The Republican party is making a push to achieve tax reform before the end of the year. Tax reform is convoluted. The legislative process is convoluted. Neither is telegenic. Therefore, it is a true quagmire for major media to report on. But this is going to impact how much you save or spend each year, and how much revenue the government has to invest in services affecting every community.
Some sources, like the New York Times and Washington Post, are tackling this in bites. We will get to how in a second. Others, like CNN and Fox, have nearly expunged any mention of the tax bill on their websites.
The House unveiled their “Tax Cuts and Jobs Act” last week. While it continues to be analyzed, the bill is currently being worked on in Congress. This means we are going to see a transformed bill by the time Congress comes closer to voting on it.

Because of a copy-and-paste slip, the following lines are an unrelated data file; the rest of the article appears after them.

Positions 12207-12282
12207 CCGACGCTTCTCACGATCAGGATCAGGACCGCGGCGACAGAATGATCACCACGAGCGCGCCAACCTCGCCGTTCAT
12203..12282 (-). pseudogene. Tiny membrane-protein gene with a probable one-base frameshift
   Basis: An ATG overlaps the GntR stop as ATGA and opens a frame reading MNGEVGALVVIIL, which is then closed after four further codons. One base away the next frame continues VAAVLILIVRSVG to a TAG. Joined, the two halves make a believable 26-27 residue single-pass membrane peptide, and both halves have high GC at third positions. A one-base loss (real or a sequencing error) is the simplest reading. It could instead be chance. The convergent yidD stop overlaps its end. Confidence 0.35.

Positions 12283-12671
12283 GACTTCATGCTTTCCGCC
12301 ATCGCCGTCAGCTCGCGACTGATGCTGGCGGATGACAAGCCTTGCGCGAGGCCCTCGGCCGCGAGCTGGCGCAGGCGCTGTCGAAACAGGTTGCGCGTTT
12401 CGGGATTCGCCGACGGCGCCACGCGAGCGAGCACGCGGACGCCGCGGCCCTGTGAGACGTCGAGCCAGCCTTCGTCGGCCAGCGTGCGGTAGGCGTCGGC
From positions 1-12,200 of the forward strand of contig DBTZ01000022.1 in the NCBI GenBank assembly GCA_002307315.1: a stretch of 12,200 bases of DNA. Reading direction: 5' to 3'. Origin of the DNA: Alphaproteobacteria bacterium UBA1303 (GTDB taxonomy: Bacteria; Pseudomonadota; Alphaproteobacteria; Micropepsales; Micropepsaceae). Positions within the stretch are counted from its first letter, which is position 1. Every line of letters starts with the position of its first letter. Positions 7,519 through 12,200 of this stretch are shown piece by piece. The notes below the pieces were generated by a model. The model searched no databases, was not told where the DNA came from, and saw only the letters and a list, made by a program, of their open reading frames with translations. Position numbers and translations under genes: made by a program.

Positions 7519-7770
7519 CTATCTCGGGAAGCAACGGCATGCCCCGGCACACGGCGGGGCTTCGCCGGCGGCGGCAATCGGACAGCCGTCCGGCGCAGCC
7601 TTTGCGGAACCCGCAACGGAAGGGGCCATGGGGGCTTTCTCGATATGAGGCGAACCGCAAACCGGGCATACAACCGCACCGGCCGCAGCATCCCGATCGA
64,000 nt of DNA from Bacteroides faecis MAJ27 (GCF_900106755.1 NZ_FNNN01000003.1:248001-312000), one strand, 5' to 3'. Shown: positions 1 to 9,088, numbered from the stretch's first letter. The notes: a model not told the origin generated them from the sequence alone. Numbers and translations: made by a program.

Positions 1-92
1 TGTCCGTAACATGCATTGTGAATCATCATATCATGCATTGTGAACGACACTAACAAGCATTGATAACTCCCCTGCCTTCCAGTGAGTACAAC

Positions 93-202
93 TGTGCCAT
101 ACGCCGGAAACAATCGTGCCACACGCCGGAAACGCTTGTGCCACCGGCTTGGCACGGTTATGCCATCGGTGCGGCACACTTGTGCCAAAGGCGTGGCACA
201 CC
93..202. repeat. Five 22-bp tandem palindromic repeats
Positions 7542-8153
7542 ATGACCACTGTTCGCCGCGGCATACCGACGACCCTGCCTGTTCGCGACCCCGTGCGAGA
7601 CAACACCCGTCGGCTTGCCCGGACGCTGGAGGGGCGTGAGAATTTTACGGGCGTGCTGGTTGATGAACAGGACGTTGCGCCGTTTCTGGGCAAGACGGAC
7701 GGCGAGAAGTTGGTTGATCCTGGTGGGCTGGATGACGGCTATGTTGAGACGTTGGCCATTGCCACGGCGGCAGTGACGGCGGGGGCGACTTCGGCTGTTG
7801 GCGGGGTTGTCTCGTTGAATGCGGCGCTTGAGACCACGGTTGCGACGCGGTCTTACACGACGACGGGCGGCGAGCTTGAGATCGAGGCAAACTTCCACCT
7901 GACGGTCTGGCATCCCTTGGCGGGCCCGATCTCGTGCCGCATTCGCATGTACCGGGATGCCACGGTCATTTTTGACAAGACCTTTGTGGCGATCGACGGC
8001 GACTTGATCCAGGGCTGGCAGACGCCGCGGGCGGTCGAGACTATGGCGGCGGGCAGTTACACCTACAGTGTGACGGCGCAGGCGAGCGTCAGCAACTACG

Is tax reform worth paying attention to?
If you value the money you pay in taxes each year, then yes. If you value where the money you pay in taxes goes, then yes.
Many groups are facing steep increases in taxes under this plan. In terms of net savings, you may be negatively impacted if any of the following apply:
Now you may be negatively impacted if you are a middle class earner. The Republican party is repeating the mantra that middle class taxes will not go up. This is not true.
You will be positively impacted if you are:
Fall into more than one of those categories? That is another reason why it is so difficult to answer what the result of this tax plan would be.
Is the media covering tax reform as major news?
In some ways, yes. This is not a headline story this week. The events and aftermath of the Texas shooting continue to dominate news coverage.
Tax reform was a notch below those stories in the New York Times and Washington Post. CNN’s coverage is limited to an article on how adoptions would be impacted and a clip of Representative Levin castigating the bill. has no reporting on tax reform today. Fox News is limited its opinion piece to an Op-Ed.